Premieres Tuesday, October 14, 9p
Prediction: Cancelled at season’s end
13. Constantine (NBC)*
Premise: A drama about a con man-turned supernatural detective thrown into protecting the world from a supernatural evil power, based on a Hellblazer comics (DC has been busy this year!)
Opinion: NBC failed attempt at Dracula last year has them going after a more modern-day book called comics to try to get viewers. While Dracula wasn’t a bad attempt (a bad show, but a decent enough idea at first), Constantine is a fantastic fit for their Friday night line up. Dateline, followed by Grimm, followed by Constantine. Winner, winner, winner for NBC. Plus, it’s DC Comics and SO FAR, they’ve done no wrong yet. So I really think it’ll move to the next season with its compelling, complex storytelling. Almost to a cable network level, I truly believe. Plus, starting it around Halloween is a great marketing ploy. Not a show for me personally, but doesn’t mean I don’t think it’ll succeed.
Bias: Critics don’t think it’s anything to be thrilled with, but I think it matches well with NBC’s intentions.
Premieres Friday, October 24, 10p
Prediction: Should come back for a 2nd season
12. Stalker (CBS)
Premise: A police procedural about a LA detective (Maggie Q; pictured) who specializes and investigates in stalker cases.
Opinion: If the show is anywhere close to how they presented it when I saw it, it might be the most innovative show CBS has had since Persons of Interest. It looks impressively creepy, which is what you expect from a production of Kevin Williamson [The Following (FOX), I Know What You Did Last Summer, Scream movie franchise]. For network TV, none-the-less. I think people will tune in. I’m not thrilled that the main detective is also being stalked, or that her partner (Dylan McDermott; pictured) may have been a stalker (I mean, it’s a mysterious issue on why he was transferred to that department; but let’s be honest, there’s a 90% chance he’s a stalker). But, while I hate on CBS procedurals for being the same shows over and over again, this show might actually be fun.
Biased: Not a fan of Dylan McDermott, but I’ll give him credit for his American Horror Story stints. Critics weren’t too impressed with the show either.
Premieres Wednesday, October 1, 10p
Prediction: They’ll renew it for a 2nd season early, since their Wednesday 10p slot won’t be too competitive (Nashville, ABC; Chicago P.D., NBC) and with Criminal Minds as a lead-in.
11. Jane the Virgin (CW)
Premise: A drama about a virgin who gets pregnant accidentally after a medical procedure.
Opinion: This is an American adaptation of a Spanish tele-novela, so I have to give CW some credit for a high-risk attempt. This is going to be my crazy pick, and say that it’ll get called back for a 2nd season. The ratings may be low, but 1) that’s pretty much CW anyways and 2) if they market it right, the Spanish demos will be really higher, and there might be money there if Cristela (ABC) does well too (a Spanish comedy and drama on network TV at the same time? WHAT!?!?!). I’ll be cheering for this one.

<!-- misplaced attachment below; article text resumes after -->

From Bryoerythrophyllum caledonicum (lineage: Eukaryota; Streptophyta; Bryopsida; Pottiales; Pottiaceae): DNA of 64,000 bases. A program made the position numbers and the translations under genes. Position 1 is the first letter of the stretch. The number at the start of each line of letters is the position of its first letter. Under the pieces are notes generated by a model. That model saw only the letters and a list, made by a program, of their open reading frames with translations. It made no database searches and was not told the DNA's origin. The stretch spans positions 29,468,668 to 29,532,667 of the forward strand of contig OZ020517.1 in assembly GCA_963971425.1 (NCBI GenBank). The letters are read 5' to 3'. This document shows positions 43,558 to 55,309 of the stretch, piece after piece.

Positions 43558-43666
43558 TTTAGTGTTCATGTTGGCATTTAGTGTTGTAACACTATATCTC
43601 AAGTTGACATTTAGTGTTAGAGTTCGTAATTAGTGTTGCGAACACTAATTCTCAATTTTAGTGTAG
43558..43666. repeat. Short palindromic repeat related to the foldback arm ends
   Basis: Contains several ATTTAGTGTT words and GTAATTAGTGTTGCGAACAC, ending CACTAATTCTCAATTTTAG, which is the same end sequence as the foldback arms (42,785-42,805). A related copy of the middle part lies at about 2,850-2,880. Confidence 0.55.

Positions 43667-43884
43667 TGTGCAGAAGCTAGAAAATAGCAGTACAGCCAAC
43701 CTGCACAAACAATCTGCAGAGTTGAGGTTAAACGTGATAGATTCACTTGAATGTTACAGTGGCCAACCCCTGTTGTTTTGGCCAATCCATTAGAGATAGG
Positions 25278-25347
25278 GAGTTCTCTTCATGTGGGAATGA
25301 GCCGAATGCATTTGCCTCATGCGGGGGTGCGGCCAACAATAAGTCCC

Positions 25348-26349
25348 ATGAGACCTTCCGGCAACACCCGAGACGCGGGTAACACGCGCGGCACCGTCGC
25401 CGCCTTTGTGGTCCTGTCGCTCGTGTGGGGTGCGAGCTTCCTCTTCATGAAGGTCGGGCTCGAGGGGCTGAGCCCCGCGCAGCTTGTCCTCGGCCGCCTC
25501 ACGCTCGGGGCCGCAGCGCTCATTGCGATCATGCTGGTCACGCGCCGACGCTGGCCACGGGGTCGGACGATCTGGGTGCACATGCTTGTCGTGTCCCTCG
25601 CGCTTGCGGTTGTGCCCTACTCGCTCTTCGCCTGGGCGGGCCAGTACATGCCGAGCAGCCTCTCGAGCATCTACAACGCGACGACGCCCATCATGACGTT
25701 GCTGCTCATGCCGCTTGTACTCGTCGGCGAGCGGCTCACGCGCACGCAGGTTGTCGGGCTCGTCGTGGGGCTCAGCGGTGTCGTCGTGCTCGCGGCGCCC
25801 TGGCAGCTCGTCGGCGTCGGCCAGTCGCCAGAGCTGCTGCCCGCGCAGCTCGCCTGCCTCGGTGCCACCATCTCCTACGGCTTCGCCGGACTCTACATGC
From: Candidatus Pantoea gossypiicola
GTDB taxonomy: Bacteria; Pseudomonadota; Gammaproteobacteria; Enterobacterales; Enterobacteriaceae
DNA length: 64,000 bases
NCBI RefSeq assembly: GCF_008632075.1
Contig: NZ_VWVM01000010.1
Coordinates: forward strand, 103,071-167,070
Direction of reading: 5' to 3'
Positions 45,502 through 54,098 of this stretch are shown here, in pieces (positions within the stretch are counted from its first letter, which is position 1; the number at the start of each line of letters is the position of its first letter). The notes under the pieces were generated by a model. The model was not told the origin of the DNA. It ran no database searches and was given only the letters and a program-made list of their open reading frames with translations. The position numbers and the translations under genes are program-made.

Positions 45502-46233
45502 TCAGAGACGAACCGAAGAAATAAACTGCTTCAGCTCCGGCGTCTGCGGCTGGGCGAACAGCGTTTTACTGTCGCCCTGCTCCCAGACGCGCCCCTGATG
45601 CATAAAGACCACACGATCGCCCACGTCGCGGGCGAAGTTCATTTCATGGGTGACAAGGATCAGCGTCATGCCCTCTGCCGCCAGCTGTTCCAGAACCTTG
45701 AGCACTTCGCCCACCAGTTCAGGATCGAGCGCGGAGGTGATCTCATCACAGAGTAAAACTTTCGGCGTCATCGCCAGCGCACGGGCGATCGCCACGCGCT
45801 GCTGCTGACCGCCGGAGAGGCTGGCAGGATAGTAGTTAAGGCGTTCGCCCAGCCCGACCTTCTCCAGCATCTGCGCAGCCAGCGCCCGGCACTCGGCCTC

Biased: I’ve been hearing huge buzz for lead actor Gina Rodriguez, and most critics have been calling this show the best surprise of the pilot shows.
Premieres Monday, October 13, 9p
Prediction: It’ll make a 2nd season
10. NCIS: New Orleans (CBS)*
Premise: Do you really need to know?
Opinion: Do you really want to know?
Biased: I hate this franchise. But I do like Scott Baluka (Quantum Leap, Chuck recurring)
Premieres Tuesday, September 23, 9p
Prediction: It’ll last 90 years. But seriously, I don’t think it’ll get out the gate well by CBS standards.
9. Red Band Society (FOX)
Premise: The dark single-cam dramedy about 6 teenage patients living in a pediatric ward.
Opinion: The show is based on a Catalan (Spain) show of the same name, which enters its third season across the pond. Watching the pilot (which was actually pretty well done), it does a good job being funny. It’s like any other type of teenage comedy, just with the backdrop of a hospital. And it’s been a while since we’ve had a hospital comedy out there (since Scrubs ended in 2009…yes, I know there was that one season on ABC in 2010…we pretend that didn’t happen), none the less a dark comedy-type show on network TV. So it’ll be nice to have another one…while at the same time being a nice, less annoying replacement of Glee, which enters its final season. I think FOX will be thinking long-term with this series, so it’ll come back.
Biased: Any time there’s a cast of kid actors, and they all support each other well acting-wise, you have me.
Premieres Wednesday, September 17 (pilot available on Hulu)
Prediction: It’ll get a 2nd season.
8. Scorpion (CBS)
Premise: A procedural about 4 geeks (and a waiter) saving the world. Exaggerated, but that’s pretty much it.
Opinion: There’s been an absence of “smart” television, and what I mean by that is a show that introduces new things every episode that would improve people on an academic level. The 1st season of The Apprentice did that for finance (a little bit), ER/St. Elsewhere did that for medicine, and (my favorite, and main show to take from this) Numb3rs did this for CBS for 6 years, introducing a mathematical formula to solve a crime each episode. With Scorpion, it could become the Numb3rs for computer coding. Friends who got to prescreen this show gave me polar opposite responses. One loved the crap out of it, the other hated the crap out of it. So we’ll see when it comes out. I’m cheering for it though.